A battle to save Australia’s last mainland colony of fairy penguins is being fought on the beaches of Manly in Sydney.
Where once there were probably tens of thousands of penguins around Australia’s south-eastern and southern coastlines only about 60 penguins survive in a few coves at the entrance to Sydney Harbour.
I took a time-out from a family reunion in Sydney recently to visit the threatened colony, and draw comparisons with the similar, but less bloody, struggle to maintain a thriving penguin colony in the Derwent.
The penguins of Manly are guarded in and out of the breeding season by a band of loyal “penguin protectors” who have in the past suffered insults and assaults during their patrols at night.
Their mission is to ensure that the penguins have a safe and secure future in Sydney Harbour and so far they have been partly successful, maintaining a stable breeding population which it is hoped will eventually colonise other beaches of the vast expanse of the beautiful harbour.
The penguins, however, have finally been driven out of the Manly Cover itself, housing the jetty for the ferry to Circular Quay in Sydney’s central business district but on my recent visit I was told that there were thriving colonies at nearby Little Many and Spring Coves.
The plight of the penguins hit the headlines a couple of years back when a 71-year-old volunteer was assaulted by a group of revellers who had come ashore from a luxury yacht. The dog they brought with them proved a threat to the penguins and when the volunteer tried to intervene she was attacked.
A man subsequently pleaded guilty to common assault and was fined $1500 by a Manly magistrate but at the same time two volunteers gave up the penguin patrol, saying it was becoming too dangerous to continue.
The moves to protect the penguins have in the past met with opposition from commercial fishermen, who have said that limiting their night-time activities during the penguin breeding season would cost them several thousand dollars.
Conservationists, however, countered by saying that a thriving penguin colony could become a tourists asset for the harbour, generating $3,5million per year in revenue.
The penguins of Sydney Harbour have suffered the same fate in the other places where they come into conflict with man’s world.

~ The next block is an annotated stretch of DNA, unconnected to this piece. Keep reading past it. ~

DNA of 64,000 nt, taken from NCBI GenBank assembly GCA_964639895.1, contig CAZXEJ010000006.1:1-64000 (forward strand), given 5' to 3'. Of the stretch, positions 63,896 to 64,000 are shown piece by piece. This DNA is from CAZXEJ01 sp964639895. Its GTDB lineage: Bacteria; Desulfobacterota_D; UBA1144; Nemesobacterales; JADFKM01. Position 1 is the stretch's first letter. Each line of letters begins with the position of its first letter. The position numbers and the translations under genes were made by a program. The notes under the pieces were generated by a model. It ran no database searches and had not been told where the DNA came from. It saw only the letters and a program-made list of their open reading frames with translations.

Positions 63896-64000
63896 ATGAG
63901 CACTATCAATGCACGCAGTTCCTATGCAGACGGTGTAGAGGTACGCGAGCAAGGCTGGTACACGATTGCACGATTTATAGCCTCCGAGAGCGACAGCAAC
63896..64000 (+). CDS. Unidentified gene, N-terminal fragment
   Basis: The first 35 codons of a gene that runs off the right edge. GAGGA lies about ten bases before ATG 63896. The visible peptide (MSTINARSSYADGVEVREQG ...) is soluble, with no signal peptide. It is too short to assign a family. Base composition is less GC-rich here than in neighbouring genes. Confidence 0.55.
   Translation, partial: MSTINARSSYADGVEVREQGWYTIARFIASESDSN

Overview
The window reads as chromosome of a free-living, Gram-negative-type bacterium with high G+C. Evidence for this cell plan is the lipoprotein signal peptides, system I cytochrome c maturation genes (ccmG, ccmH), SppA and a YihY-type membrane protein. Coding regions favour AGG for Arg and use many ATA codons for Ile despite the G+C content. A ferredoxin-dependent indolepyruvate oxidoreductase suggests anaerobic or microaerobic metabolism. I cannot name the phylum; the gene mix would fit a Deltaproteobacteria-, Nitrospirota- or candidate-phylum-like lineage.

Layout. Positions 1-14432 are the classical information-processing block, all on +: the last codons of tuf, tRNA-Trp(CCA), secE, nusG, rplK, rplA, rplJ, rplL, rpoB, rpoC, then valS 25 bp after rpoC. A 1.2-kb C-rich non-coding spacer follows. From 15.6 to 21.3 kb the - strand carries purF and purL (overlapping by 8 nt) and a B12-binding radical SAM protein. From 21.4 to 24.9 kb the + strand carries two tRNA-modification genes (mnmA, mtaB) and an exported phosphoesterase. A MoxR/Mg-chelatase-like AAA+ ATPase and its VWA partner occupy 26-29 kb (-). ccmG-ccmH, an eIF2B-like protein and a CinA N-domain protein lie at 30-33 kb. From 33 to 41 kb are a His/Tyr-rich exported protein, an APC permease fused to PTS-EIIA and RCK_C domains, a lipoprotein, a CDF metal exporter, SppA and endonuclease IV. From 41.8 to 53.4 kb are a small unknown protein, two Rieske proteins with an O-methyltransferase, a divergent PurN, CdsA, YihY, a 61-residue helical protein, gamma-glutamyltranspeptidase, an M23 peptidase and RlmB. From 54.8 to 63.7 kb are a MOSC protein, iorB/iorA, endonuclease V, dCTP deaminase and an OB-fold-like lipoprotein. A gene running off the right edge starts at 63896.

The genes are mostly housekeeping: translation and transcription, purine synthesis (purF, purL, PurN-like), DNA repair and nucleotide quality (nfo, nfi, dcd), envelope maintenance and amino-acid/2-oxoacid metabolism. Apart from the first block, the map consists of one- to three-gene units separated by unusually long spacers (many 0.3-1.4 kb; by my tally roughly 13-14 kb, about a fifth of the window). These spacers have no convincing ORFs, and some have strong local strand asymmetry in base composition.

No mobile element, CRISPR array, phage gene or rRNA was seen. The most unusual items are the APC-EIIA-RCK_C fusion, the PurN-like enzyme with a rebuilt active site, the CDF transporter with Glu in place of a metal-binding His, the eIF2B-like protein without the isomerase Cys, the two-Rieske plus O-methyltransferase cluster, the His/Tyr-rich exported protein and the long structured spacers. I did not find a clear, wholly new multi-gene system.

An official at the local tourist office said that until a couple years ago it was common at night to see penguins in the main Manly Cove. He said you could hear penguins calling from under the ferry jetty but they had not been seen there recently.
The Sydney situation is mirrored by that existing in the Derwent Estuary where little penguins have maintained a foothold against the odds.
The Derwent Estuary Program has largely identified penguin breeding and feeding areas and conducted a census of penguin numbers so conservation measures can be put in place. These have included fencing penguin areas and providing artificial breeding burrows.
In the Derwent Estuary dogs remain a serious problem, along with general disturbance. Being told about a penguin colony not too far from the city centre – the location of Derwent colonies are largely kept a secret because of disturbance – I was staggered a few weeks later to learn that dogs had killed some of the breeding birds, despite signs at the beach in question alerting users to their presence.
The first census of penguins 10 years ago revealed there were about 120 breeding pairs around the Derwent foreshore, and in subsequent years this reached 177 pairs across 13 active sites.
Numbers fluctuate and in recent years there has been a dip, possibly due to a lack of food. Reasons for the reduction in little penguin breeding are being investigated.
Tasmania remains the stronghold of the little penguin, although it is the Penguin Parade at Phillip Island in Victoria that tends to get all the tourist publicity in Australia, along with a few other island colonies off the mainland. There are penguin viewing spectacles around the Tasmanian coast, however, and these are well worth a visit during the penguin breeding season in the summer. A popular one is at Diamond Island, Bicheno, but my favourite spot remains the spit linking North and South Bruny Island where penguins can be viewed from an observation platform coming ashore from Storm Bay.